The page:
Muscle soreness after exercise
Getting back into exercise or starting any sort of exercise for the first time after a breast cancer diagnosis can be challenging. Although the benefits to exercise are plentiful and very worthwhile, there can be some down sides, one of which can be muscle soreness. Exercise induced muscle pain is very common, all types of exercise can cause muscle pain especially if you haven’t done that particular type of exercise for a while.
If the pain is severe and ongoing (more than 3-5 days), you may have pulled a muscle or tendon or even torn a ligament. In this situation, you’ll need to rest the affected body part as well as talk to a doctor or physiotherapist. Medical professionals are best suited to assess the severity of an injury and suggest the most appropriate form of treatment.
The muscle pain may also be a side effect of your treatment, the following breast cancer treatments may cause muscle pain:
- Abraxane (chemical name: albumin-bound or nab-paclitaxel)
- Ixempra (chemical name: ixabepilone)
- Taxotere (chemical name: docetaxel)
- vincristine (brand names: Oncovin, Vincasar PES, Vincrex)
- radiation therapy
- hormonal therapy:
- Arimidex (chemical name: anastrozole)
- Aromasin (chemical name: exemestane)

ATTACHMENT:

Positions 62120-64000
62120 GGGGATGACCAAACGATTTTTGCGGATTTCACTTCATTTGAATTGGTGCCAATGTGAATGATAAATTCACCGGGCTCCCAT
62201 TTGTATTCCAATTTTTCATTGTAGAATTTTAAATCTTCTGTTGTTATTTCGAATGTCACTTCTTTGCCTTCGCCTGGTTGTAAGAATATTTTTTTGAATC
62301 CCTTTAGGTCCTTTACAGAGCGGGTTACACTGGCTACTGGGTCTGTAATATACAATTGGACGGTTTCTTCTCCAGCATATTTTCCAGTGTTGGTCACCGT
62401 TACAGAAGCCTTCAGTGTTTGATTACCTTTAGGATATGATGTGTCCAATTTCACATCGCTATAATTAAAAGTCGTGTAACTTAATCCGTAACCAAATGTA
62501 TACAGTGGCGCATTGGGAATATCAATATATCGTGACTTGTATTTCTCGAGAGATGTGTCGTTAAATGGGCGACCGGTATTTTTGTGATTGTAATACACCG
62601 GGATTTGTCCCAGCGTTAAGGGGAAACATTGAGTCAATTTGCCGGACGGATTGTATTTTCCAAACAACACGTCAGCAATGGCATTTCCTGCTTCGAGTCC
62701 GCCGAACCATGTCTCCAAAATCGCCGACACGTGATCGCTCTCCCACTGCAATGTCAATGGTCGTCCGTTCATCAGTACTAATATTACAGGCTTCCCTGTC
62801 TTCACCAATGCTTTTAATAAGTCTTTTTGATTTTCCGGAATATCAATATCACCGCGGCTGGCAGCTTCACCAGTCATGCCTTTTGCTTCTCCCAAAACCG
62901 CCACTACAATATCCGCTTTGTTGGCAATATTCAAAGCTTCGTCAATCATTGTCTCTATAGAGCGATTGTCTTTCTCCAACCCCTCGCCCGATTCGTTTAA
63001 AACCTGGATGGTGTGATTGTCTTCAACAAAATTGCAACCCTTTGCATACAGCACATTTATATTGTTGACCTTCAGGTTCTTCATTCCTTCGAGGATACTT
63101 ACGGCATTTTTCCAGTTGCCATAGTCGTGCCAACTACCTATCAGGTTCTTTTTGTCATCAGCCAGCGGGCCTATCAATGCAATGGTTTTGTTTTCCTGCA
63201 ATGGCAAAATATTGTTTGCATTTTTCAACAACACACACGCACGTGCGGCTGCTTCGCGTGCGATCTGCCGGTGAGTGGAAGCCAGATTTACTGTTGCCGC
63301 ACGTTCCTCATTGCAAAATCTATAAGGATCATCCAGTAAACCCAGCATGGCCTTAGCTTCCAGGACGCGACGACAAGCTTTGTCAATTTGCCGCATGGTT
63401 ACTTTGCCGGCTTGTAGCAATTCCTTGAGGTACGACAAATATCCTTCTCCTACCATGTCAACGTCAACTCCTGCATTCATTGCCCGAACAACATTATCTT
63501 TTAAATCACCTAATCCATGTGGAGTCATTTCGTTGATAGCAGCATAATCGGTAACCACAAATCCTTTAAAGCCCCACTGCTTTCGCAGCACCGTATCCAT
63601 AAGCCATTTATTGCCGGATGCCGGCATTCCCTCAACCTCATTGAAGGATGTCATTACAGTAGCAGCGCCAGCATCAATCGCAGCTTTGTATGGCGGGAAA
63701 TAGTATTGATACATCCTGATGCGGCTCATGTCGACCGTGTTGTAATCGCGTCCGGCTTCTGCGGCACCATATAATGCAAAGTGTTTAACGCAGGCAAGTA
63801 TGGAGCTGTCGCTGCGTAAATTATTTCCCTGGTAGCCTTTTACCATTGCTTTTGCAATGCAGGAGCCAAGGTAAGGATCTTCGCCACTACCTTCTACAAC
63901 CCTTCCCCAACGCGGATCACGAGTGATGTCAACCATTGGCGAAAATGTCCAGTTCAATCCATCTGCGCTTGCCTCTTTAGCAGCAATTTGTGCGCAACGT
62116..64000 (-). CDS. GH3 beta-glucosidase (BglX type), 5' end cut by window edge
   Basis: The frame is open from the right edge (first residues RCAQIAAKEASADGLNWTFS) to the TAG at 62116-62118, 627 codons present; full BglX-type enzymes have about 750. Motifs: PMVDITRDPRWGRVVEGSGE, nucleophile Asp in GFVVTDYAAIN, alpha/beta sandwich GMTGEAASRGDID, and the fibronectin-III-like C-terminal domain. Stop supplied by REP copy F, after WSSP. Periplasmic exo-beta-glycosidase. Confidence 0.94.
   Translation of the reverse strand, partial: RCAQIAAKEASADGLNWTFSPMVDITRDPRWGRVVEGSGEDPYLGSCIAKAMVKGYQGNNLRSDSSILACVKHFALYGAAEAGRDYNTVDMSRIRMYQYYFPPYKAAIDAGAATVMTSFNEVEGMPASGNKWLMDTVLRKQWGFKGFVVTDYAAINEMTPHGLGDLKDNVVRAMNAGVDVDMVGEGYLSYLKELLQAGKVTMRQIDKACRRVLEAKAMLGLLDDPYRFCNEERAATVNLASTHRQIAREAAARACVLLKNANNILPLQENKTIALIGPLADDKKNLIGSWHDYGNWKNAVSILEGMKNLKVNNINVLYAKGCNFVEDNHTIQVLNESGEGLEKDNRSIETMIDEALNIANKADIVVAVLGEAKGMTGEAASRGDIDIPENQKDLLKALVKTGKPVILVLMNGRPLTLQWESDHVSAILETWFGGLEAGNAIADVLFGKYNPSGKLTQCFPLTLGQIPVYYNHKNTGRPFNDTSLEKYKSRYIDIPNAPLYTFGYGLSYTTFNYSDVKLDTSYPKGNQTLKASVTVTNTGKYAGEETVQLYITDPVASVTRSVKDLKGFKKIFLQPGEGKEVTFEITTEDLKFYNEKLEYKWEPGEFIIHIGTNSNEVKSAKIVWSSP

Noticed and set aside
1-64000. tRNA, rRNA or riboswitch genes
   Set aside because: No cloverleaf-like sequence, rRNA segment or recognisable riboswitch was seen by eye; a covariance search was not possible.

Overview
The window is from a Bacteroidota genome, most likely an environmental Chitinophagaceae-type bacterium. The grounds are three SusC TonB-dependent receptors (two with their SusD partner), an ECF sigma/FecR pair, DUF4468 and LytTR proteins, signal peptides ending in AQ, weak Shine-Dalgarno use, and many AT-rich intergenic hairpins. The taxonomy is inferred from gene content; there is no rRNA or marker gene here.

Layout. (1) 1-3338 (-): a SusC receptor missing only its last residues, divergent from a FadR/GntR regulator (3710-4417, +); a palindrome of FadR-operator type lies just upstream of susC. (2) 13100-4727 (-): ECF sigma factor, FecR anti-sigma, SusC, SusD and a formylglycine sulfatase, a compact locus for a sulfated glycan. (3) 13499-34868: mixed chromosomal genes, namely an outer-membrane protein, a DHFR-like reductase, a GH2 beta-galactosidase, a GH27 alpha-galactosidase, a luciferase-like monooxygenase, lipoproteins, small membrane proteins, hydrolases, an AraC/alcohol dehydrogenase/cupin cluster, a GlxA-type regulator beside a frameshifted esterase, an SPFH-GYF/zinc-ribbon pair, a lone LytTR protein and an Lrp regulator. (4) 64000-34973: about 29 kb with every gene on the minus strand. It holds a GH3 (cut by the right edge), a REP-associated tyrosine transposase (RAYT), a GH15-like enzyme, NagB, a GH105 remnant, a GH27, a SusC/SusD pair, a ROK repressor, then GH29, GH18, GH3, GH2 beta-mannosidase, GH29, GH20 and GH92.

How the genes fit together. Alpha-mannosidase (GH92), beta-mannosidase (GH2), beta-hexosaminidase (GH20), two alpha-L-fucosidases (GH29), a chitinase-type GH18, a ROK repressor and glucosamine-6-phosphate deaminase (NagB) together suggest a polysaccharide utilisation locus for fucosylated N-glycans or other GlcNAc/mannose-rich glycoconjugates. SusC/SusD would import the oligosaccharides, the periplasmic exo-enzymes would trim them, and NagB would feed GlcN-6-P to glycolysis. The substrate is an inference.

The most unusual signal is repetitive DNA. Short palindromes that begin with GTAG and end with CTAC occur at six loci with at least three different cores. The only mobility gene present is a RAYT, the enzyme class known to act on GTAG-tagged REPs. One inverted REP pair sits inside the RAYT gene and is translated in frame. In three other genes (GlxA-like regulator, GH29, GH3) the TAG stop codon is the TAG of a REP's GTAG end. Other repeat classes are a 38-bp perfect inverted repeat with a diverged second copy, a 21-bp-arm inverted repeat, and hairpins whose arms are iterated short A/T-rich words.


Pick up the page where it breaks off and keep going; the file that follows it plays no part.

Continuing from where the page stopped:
- Evista (chemical name: raloxifene)
- Fareston (chemical name: toremifene)
- Faslodex (chemical name: fulvestrant)
- Femara (chemical name: letrozole)
- targeted therapy:
Bisphosphonates, medicines that are used to protect bones during breast cancer treatment, also may cause muscle pain and stiffness.
Here are some things that may help ease your muscle pain:
- Use warm compresses to help ease discomfort in a specific area.
- Take warm baths to soothe all-over muscle pain.
- Consider massage or acupuncture to relieve muscle aches.
- Talk to your doctor about muscle relaxants to that may help ease your muscle pain.
- Try to do strengthening and flexibility exercises. Yoga can help stretch and strengthen muscles. Make sure the exercise is at a mild to moderate level so you don’t make the muscle pain worse.
- Keep a pain diary that records the severity of the pain, when and where the pain happens, and any pain medications you take. Write down as many details as you can. This will help your doctor find the best treatment for you.
It may be best to seek a physiotherapist, exercise physiologist or speak with your GP if the pain persists. Your GP can set up a GP management plan or team care arrangement that can give you up to five allied health visits with Medicare rebate.